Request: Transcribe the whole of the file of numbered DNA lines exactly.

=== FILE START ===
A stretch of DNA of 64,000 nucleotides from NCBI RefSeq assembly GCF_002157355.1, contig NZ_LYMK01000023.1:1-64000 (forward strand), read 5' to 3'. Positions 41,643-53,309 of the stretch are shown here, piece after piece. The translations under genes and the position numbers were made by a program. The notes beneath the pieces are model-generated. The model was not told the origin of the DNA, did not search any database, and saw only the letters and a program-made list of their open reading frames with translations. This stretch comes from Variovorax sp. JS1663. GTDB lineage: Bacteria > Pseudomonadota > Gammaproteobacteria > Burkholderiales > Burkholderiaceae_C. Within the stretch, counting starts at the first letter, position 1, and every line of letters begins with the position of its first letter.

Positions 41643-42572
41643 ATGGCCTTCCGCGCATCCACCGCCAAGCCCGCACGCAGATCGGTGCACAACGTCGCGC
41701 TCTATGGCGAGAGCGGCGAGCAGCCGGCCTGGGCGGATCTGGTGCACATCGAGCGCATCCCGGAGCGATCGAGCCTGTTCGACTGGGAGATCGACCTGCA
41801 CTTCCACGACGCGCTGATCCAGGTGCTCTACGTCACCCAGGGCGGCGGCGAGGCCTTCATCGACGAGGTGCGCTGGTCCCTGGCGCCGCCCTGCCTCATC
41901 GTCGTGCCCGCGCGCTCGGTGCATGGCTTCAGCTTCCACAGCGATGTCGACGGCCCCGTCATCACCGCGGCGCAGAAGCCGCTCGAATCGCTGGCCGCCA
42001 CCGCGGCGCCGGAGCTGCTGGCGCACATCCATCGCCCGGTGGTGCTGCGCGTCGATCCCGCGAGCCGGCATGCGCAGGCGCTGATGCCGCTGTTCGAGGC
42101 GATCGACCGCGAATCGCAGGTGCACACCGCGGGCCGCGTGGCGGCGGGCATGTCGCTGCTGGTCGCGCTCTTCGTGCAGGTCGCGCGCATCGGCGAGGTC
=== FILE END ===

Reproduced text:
A stretch of DNA of 64,000 nucleotides from NCBI RefSeq assembly GCF_002157355.1, contig NZ_LYMK01000023.1:1-64000 (forward strand), read 5' to 3'. Positions 41,643-53,309 of the stretch are shown here, piece after piece. The translations under genes and the position numbers were made by a program. The notes beneath the pieces are model-generated. The model was not told the origin of the DNA, did not search any database, and saw only the letters and a program-made list of their open reading frames with translations. This stretch comes from Variovorax sp. JS1663. GTDB lineage: Bacteria > Pseudomonadota > Gammaproteobacteria > Burkholderiales > Burkholderiaceae_C. Within the stretch, counting starts at the first letter, position 1, and every line of letters begins with the position of its first letter.

Positions 41643-42572
41643 ATGGCCTTCCGCGCATCCACCGCCAAGCCCGCACGCAGATCGGTGCACAACGTCGCGC
41701 TCTATGGCGAGAGCGGCGAGCAGCCGGCCTGGGCGGATCTGGTGCACATCGAGCGCATCCCGGAGCGATCGAGCCTGTTCGACTGGGAGATCGACCTGCA
41801 CTTCCACGACGCGCTGATCCAGGTGCTCTACGTCACCCAGGGCGGCGGCGAGGCCTTCATCGACGAGGTGCGCTGGTCCCTGGCGCCGCCCTGCCTCATC
41901 GTCGTGCCCGCGCGCTCGGTGCATGGCTTCAGCTTCCACAGCGATGTCGACGGCCCCGTCATCACCGCGGCGCAGAAGCCGCTCGAATCGCTGGCCGCCA
42001 CCGCGGCGCCGGAGCTGCTGGCGCACATCCATCGCCCGGTGGTGCTGCGCGTCGATCCCGCGAGCCGGCATGCGCAGGCGCTGATGCCGCTGTTCGAGGC
42101 GATCGACCGCGAATCGCAGGTGCACACCGCGGGCCGCGTGGCGGCGGGCATGTCGCTGCTGGTCGCGCTCTTCGTGCAGGTCGCGCGCATCGGCGAGGTC